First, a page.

Tuesday, December 11, 2012

Envisioning the housing programs of the future

by William R. Frey, Enterprise Community Partners

NHC invites guest blog posters to write on important housing topics.  The views expressed by guest posters do not necessarily reflect those of NHC or its members.



Thirty years ago, the Northwest Bronx Community and Clergy Coalition (NWCCC) organized buildings to prevent them from becoming abandoned, but the availability of capital to improve buildings was in short supply. Fordham Bedford Housing Corporation began its work in the Bronx during this time by taking over a building on Decatur Avenue, and managing it through a challenging period.  They were eventually able to obtain capital through a moderate section 8 program with the City of New York to rehabilitate the building with tenants in place. It was a beginning for the revitalization of this neighborhood and for the growth of a strong nonprofit housing organization.  That first 24-unit building was the beginning for an organization that now owns and manages over 3,000 units of affordable housing. 

Today, resources are once again in short supply, making it perhaps a good time to reevaluate how they should be allocated.  

For the most part, housing dollars today are allocated based upon the merits of a project, with some consideration given to the strength of the housing developer and other factors.  In her piece, “Increasing Effectiveness to Maximize Reach and Resources,” Nancy Rase, president and CEO of Homes For America, suggests that funders should consider providing funding based on the qualities of a developer such as “demonstrated capacity to use the funds effectively and efficiently,” resident satisfaction and high property performance.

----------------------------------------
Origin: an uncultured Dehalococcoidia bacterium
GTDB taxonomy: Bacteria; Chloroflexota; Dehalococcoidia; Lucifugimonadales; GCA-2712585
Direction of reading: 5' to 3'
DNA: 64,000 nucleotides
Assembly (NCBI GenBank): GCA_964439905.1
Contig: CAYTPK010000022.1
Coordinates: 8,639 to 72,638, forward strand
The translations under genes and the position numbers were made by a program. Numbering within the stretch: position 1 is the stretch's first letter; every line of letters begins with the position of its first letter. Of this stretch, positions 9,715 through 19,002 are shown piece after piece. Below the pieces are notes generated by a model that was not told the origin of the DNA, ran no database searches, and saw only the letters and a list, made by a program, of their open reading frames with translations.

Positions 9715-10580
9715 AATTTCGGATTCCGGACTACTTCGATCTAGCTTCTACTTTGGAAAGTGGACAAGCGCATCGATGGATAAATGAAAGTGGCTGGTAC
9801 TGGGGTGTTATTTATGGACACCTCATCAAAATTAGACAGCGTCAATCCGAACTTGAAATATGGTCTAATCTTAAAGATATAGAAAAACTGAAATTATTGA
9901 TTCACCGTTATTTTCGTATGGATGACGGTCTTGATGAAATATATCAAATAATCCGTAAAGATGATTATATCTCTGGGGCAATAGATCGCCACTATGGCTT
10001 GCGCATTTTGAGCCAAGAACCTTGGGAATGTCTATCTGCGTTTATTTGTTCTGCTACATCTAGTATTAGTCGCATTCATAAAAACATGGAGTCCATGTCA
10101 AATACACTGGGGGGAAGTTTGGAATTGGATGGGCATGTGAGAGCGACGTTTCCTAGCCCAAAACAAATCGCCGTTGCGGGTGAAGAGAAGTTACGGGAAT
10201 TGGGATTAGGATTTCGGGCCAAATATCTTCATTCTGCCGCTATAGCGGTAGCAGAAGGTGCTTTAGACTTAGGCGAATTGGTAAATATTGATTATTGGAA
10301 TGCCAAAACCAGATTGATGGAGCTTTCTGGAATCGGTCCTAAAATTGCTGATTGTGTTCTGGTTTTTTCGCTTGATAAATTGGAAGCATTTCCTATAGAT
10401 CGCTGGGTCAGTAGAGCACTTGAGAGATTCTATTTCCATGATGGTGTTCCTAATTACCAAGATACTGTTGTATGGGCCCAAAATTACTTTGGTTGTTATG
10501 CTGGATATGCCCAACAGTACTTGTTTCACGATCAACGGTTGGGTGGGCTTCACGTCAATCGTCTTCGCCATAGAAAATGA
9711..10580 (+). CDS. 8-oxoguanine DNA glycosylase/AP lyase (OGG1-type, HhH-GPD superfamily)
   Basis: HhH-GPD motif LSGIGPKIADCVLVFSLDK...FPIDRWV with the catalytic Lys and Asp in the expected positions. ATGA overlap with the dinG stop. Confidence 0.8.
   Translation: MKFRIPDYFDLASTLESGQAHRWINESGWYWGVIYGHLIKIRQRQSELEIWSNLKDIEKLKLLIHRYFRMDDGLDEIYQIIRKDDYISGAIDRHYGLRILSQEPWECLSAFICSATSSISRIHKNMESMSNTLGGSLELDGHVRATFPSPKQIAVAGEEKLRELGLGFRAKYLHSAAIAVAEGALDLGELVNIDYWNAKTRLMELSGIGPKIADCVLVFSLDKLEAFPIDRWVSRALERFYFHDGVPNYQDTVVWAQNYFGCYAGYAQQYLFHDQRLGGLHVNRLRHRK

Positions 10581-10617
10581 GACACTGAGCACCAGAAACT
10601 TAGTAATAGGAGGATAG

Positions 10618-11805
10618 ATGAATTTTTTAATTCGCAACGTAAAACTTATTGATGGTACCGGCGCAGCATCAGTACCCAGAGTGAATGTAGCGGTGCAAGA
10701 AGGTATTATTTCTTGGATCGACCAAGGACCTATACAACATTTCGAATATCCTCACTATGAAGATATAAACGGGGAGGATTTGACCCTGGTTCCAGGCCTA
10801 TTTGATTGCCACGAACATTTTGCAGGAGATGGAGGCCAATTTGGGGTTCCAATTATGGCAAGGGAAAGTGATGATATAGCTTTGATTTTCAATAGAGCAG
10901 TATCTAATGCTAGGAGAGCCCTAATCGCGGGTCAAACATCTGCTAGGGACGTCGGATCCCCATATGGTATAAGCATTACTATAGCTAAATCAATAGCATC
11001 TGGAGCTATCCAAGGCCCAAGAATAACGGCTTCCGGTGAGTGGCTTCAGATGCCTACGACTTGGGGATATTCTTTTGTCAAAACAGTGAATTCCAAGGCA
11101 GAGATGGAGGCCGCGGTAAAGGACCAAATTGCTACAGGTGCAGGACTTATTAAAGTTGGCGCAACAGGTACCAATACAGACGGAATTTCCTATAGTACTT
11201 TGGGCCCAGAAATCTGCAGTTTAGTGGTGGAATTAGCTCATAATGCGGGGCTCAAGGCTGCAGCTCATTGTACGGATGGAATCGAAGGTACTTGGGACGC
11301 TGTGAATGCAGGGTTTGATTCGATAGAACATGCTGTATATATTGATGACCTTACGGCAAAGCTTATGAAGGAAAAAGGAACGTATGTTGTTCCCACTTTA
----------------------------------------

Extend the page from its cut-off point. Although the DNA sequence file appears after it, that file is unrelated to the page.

Funding developers rather than projects could have its advantages. It would:

  • Encourage organizations to place more emphasis on resident satisfaction as a condition of funding.
  • Reward developers who have strong organizational capacity, consistently serve residents and manage properties well.  Those developers could then operate with a fair amount of certainty with respect to funding awards.  Many current funding allocation schemes often intentionally distribute resources so that no one developer is rewarded too often, leading to a lot of fluctuation in the number of projects each organization receives annually, and similarly frequent changes in staffing needs. 
  • Discourage poor stewardship of housing, and prevent low-capacity organizations from developing housing which may requiring additional assistance if buildings fail to perform due to poor management. 

  • Allow small but effective organizations to receive funding who are currently unable to compete with larger organizations. 
There might also be problems. In any funding allocation program, the concern over fairness is crucial.  What if the most effective organizations disproportionately serve one racial demographic?  What if the funding scheme encourages investment in housing by an organization to the exclusion of all other valuable programs that housing organizations used to provide?  Both of these questions are likely to have policy solutions. 
The real question is, is there value in creating a scheme that maintains high-capacity organizations, like the Fordham Bedford Housing Corporation, as the stewards of affordable housing?

William R. Frey is Director of Relationship Management of Enterprise Community Partners New York office. Enterprise Community Partners, an NHC member organization, works to create opportunity for low- and moderate income people through affordable housing in diverse, thriving communities.

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